What is the irony in Arley Wanderdale's name in Karen Hesse's Out Of The Dust?

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Tamara K. H. | Middle School Teacher | (Level 3) Educator Emeritus

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In Karen Hesse's book Out of the Dust, Arley Wanderdale's name symbolizes wandering over hills and dales, meaning broad valleys. Yet, though he does do his share of wandering in the story, he is actually one of the more firmly rooted characters, making his name a bit ironic. In contrast to Wanderdale, the protagonist Billie Jo Kelby, who absolutely worships Wanderdale and feels inspired by him, does far more wandering than Wanderdale, adding to the irony of his name.

Arley Wanderdale is a musician who teaches music weekly at Billie Jo's school in the Oklahoma Panhandle. Wanderdale also admires Billie Jo's piano playing abilities and invites her to perform frequently. One summer, he even invites her to travel out on the road with him and the Black Mesa Boys, playing in Keyes, Goodwell, and Texhoma for pay. Wanderdale's encouragement of Billie Jo's talents can be seen as one of the few stable and beneficial things she has in her life during the terrible Dust Bowl.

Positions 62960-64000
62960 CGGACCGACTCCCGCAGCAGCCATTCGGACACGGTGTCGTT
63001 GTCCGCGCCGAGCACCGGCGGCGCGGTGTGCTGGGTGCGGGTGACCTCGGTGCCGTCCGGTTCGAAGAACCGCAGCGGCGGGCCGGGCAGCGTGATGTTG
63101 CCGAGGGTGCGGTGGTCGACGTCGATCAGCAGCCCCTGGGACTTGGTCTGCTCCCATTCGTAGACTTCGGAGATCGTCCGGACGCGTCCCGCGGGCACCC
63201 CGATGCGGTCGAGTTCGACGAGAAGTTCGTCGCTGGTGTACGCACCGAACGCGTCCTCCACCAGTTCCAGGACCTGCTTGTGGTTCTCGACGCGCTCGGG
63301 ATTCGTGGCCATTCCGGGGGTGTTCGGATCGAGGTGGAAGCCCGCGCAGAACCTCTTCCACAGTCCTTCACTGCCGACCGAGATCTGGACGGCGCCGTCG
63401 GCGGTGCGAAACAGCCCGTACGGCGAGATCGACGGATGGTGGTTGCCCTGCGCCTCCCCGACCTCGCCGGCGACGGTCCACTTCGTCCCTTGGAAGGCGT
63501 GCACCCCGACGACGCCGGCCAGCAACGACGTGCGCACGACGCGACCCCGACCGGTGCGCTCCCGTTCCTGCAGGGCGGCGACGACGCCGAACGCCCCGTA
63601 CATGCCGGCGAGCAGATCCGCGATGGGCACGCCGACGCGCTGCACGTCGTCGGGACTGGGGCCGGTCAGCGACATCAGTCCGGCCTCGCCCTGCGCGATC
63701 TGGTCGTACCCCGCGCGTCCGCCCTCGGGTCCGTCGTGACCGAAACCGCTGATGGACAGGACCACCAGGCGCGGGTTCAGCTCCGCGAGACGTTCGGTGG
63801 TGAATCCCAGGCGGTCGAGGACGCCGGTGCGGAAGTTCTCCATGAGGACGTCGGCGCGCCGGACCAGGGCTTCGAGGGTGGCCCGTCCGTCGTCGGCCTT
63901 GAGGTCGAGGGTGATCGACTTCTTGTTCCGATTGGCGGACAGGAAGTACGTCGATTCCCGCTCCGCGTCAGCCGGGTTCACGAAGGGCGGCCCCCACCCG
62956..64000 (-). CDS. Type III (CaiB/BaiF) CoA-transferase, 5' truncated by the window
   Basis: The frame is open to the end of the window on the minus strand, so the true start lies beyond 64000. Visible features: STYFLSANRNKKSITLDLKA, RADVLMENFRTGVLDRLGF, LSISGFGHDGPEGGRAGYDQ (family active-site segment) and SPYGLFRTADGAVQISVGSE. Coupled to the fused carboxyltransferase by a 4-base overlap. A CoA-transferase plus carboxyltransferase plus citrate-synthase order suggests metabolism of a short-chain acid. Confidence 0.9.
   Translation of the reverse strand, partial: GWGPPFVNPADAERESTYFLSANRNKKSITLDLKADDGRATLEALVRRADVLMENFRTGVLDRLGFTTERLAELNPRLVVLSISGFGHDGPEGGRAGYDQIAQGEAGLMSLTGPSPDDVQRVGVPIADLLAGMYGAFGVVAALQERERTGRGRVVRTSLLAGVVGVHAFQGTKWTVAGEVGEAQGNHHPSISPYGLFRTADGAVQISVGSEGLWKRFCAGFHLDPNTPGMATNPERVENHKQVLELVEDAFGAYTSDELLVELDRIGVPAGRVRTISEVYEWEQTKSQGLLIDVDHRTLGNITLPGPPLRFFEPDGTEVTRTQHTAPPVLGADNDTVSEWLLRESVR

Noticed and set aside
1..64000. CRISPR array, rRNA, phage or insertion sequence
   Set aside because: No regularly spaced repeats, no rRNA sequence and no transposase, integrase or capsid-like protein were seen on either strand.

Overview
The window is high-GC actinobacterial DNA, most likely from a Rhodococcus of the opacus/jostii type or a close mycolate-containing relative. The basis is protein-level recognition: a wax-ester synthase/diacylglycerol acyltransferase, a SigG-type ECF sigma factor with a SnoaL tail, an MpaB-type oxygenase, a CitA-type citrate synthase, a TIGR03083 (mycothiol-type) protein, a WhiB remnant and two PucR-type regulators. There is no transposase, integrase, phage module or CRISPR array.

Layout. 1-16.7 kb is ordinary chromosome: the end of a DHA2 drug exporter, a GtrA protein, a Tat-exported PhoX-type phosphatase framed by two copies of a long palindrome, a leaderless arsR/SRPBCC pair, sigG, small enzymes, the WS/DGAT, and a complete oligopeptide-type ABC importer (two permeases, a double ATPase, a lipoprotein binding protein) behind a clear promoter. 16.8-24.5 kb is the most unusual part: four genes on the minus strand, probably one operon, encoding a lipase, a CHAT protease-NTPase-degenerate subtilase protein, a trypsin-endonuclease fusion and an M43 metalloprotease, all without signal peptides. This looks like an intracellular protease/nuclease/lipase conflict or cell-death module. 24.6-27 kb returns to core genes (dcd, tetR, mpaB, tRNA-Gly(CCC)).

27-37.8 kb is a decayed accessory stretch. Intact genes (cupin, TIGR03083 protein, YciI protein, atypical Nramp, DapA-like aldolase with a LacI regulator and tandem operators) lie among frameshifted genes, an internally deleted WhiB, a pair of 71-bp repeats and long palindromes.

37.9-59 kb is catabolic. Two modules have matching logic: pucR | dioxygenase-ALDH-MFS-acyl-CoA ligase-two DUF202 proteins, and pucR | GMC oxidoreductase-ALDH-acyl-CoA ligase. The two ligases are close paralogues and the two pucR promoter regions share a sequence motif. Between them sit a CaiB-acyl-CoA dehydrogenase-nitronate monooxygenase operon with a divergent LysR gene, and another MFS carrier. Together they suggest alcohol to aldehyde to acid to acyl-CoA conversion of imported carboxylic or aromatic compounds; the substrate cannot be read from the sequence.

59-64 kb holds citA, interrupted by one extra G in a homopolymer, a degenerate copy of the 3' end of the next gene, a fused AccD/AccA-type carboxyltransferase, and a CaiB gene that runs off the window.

Even when Billie Jo's hands are badly burned from an accident she has involving kerosene that led to both her mother's and newborn baby brother's deaths, Wanderdale remains a steady source of encouragement in her life. In fact, Wanderdale is the only one in the town who talks about her damaged hands, encouraging her that her damaged hands "could play again, / if [she] would only try" (p. 88). At first, she does try and plays several performances, but eventually, her hands simply hurt so much that she has to give up. It was at a show of his that she describes herself as having played "like a cripple" (p. 136). At that point, he finally yields and decides not "to ask [her to play] again" (p. 136). Nevertheless, up until the point that it became evident it was far too painful for her to continue playing, he remained a steady source of encouragement in her life and even continued to remain a source of inspiration in her life, showing us that Wanderdale didn't ever truly do any wandering; he was instead one of the most firmly grounded characters in the book, making his name ironic.

In contrast, Billie Jo decides she simply cannot bare suffering in the dust any longer and hitches a ride on a train heading towards California. However, she only makes it as far as Arizona before deciding that leaving only made her feel lonelier and that she can't truly abandon her father. She immediately catches the next train back. Regardless, her attempt to leave shows that Billie Jo is the true wanderer in the story as opposed to Wanderdale, which further illustrates the irony of his name.

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